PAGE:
The Biggest Loser winner Margie Cummins has overcome bullying, self-doubt and surgery to come out on top, writes Laura Brodnik

In 2012 Brisbane’s Margie Cummins shed 73.2 kilos and won $220,000 and the title of The Biggest Loser. Margie shares her story.

Q: Tell us about life after The Biggest Loser?

A: Life was a real roller coaster after the show. People followed me everywhere I went and took photos of me. I had to take charge of my own health and life away from the cameras.

Q: The weight loss in the house seemed amazing. How was it achieved?

A: After the fourth week in The Biggest Loser house they had us on 600 calories a day and in my opinion that’s just not enough. I’ve had people come up to me crying because they can’t lose the amount of weight in a week that we did in the house. That’s when I point out to them that reality shows are not reality. We had twelve days to lose the weight between weigh-ins.

Q: Have you always struggled with your weight or only as an adult?

A: When I was a teenager I played a lot of sports: rugby union and rugby league for Queensland, State representative for athletics and swimming and did outrigging and touch football. I come from a very sporty family but I went off the rails with my health and that’s what lead to my weight gain.

Q: How do you like to maintain your health?

A: I’m a big fan of counting calories and knowing what’s on your plate. I try to stick to 1200 calories a day but sometimes I’ll slip and eat a burger when I’m at the pub with friends. Then I decide to start fresh and eat healthy the next day. I’ve become a personal trainer and I run boot camps in Brisbane and across Australia.

Q: Now that you are a personal trainer, what’s the best part of running the boot camps?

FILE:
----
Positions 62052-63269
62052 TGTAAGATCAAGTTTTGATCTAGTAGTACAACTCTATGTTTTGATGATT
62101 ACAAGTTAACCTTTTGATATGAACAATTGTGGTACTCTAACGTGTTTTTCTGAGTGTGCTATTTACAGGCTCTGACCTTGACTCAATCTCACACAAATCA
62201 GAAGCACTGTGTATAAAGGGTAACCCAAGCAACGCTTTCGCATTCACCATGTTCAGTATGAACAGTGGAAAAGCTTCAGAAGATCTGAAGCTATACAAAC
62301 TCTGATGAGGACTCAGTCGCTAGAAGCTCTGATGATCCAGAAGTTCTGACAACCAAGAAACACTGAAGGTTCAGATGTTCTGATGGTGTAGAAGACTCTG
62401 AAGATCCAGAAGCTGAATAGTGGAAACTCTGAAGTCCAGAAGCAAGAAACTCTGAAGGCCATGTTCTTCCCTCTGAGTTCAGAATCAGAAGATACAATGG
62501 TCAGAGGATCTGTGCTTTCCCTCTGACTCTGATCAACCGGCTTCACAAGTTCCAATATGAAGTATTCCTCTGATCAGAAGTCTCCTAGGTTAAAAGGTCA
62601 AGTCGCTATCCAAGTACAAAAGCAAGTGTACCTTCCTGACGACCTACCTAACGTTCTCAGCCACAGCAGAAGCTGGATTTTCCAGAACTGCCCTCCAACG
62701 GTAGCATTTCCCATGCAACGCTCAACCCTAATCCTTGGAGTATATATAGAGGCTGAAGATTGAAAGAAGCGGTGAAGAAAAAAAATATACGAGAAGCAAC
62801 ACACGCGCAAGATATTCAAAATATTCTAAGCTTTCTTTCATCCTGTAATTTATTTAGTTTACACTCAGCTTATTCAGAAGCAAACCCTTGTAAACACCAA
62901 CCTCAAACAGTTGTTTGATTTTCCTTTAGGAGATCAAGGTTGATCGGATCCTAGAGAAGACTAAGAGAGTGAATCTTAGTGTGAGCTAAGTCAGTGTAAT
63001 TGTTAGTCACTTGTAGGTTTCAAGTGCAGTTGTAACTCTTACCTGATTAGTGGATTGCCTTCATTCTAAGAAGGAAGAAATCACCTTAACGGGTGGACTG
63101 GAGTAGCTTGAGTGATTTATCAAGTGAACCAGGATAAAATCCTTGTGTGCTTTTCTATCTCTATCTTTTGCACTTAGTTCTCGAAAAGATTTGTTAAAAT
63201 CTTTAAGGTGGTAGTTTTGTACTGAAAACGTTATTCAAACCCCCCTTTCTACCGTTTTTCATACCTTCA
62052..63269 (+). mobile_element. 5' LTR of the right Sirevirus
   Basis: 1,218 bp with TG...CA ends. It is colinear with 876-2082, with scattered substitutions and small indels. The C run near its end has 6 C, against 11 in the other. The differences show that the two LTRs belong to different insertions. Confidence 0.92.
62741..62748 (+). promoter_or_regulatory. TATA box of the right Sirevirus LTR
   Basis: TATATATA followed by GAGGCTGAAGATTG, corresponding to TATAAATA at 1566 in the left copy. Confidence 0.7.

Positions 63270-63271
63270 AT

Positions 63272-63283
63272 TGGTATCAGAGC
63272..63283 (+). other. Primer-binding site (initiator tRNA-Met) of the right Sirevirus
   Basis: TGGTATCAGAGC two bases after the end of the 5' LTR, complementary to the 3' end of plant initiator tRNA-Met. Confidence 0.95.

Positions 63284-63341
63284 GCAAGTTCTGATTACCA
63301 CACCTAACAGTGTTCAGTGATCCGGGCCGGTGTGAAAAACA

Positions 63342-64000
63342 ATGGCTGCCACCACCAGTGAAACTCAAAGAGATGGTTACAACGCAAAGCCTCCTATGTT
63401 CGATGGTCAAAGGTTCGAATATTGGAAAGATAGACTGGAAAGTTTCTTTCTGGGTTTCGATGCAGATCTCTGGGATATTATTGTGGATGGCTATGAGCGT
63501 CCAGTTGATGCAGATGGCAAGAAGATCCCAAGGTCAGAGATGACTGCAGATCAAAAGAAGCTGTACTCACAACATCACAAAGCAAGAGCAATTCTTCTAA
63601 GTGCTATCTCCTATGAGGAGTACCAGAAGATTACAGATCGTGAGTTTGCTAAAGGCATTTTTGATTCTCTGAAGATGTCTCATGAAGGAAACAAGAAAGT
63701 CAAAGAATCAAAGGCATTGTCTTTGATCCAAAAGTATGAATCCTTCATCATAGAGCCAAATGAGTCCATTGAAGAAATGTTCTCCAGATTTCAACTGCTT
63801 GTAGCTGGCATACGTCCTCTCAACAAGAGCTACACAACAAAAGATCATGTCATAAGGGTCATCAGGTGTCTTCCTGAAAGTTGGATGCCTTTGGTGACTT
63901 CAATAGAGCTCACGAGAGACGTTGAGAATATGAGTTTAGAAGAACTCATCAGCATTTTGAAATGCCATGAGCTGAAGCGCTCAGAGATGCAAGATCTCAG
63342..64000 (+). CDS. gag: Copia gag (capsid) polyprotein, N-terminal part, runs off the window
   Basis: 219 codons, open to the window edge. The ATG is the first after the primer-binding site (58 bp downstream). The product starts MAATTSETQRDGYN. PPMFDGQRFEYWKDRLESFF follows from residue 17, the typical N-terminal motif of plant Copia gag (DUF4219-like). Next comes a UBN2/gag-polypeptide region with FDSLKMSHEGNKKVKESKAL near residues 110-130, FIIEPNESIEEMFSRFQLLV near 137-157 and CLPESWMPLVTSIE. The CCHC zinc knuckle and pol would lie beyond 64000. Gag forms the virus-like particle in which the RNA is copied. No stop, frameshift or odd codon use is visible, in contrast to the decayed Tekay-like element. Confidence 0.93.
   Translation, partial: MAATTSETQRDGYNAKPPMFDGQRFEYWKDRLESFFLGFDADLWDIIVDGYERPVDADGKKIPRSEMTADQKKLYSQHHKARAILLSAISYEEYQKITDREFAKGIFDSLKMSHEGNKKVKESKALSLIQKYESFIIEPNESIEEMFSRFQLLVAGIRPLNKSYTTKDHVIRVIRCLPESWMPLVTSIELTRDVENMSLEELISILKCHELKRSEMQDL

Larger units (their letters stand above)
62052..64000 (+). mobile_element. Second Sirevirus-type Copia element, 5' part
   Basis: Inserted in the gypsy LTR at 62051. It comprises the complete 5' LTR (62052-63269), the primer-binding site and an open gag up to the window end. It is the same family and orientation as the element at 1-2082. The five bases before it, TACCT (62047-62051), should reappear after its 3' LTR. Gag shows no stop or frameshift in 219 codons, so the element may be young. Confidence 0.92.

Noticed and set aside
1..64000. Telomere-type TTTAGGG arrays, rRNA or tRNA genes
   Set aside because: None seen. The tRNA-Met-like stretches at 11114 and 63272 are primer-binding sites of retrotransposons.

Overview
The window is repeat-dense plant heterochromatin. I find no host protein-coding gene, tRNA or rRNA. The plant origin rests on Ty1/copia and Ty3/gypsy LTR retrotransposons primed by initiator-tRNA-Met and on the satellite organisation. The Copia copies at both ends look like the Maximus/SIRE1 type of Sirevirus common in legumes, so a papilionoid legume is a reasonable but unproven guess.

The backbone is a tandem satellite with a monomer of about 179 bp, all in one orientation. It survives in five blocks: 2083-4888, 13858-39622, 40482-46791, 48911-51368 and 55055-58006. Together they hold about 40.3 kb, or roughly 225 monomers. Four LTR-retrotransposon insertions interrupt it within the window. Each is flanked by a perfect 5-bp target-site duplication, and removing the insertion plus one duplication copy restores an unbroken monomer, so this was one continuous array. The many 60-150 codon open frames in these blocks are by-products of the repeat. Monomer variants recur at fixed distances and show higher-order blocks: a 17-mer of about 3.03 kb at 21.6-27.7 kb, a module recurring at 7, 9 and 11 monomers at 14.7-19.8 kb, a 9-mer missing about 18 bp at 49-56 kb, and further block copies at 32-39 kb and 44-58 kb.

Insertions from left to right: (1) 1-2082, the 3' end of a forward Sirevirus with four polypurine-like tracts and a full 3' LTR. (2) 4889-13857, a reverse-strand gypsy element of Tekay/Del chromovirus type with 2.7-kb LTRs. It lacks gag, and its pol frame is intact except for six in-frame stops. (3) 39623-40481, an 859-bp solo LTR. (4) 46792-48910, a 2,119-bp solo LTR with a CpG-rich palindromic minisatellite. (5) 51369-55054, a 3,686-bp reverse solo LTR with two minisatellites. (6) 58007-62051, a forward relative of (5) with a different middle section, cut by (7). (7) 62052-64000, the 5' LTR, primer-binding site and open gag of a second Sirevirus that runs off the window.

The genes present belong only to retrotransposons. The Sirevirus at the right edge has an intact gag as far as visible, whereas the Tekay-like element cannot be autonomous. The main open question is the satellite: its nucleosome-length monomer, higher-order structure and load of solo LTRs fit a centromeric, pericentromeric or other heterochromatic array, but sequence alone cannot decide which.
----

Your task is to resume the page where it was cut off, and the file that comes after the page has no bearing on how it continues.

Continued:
A: Seeing people come out of their comfort zones and feel good about themselves; knowing they can stand in front of the mirror and like the person who is there.

Q: Has it been hard to maintain your weight?

A: After the show I put on about 15 kilos and of course there are a lot of armchair critics out there who like to point that out, but I’d lost a lot of weight very quickly in an unhealthy way. I needed to figure out what worked for me.

Q: You have had to deal with the public; what was your experience?

A: After The Biggest Loser I suffered a lot at the hands of bullies and online trolls. I would get hundreds of messages from people threatening me, threatening to kill my pets and burn down my house. It was just after my final weigh in and I’d won the show, I should have been celebrating but instead I was in the backyard wanting to blow my head off.

Q: How did you handle the trolls?

A: I called the network producers and explained what was happening but they didn’t help, after two seconds they hung up on me. Things have gotten better but it has taken a long time. My advice is to block out the negativity and focus on your own health. If people in your life are bringing you down tell them they can’t be in your life at the moment. If online bullies are targeting you step away from them. Get off Facebook if you have to. Do what’s best for you.

Q: Your life is so busy… what’s on the agenda?

A: I’ve launched an e-book, Rock Bottom-A Guide on Losing to WIN, which is a detailed assessment of my eating plan for the first four weeks in The Biggest Loser house and what got me in the right mindset to lose weight and regain my self-belief. I’m in training for the GPC National Powerlifting Championships and I’m hoping to represent Australia in the sport. I went through gall-bladder surgery at the end of January but now I’m back into training and looking ahead. I’ve got more boot camps planned, one coming up in Ballina. It’s as much about the socialising and finding like-minded people to support you as it is about getting healthy.

Margie’s e-book is available on her website.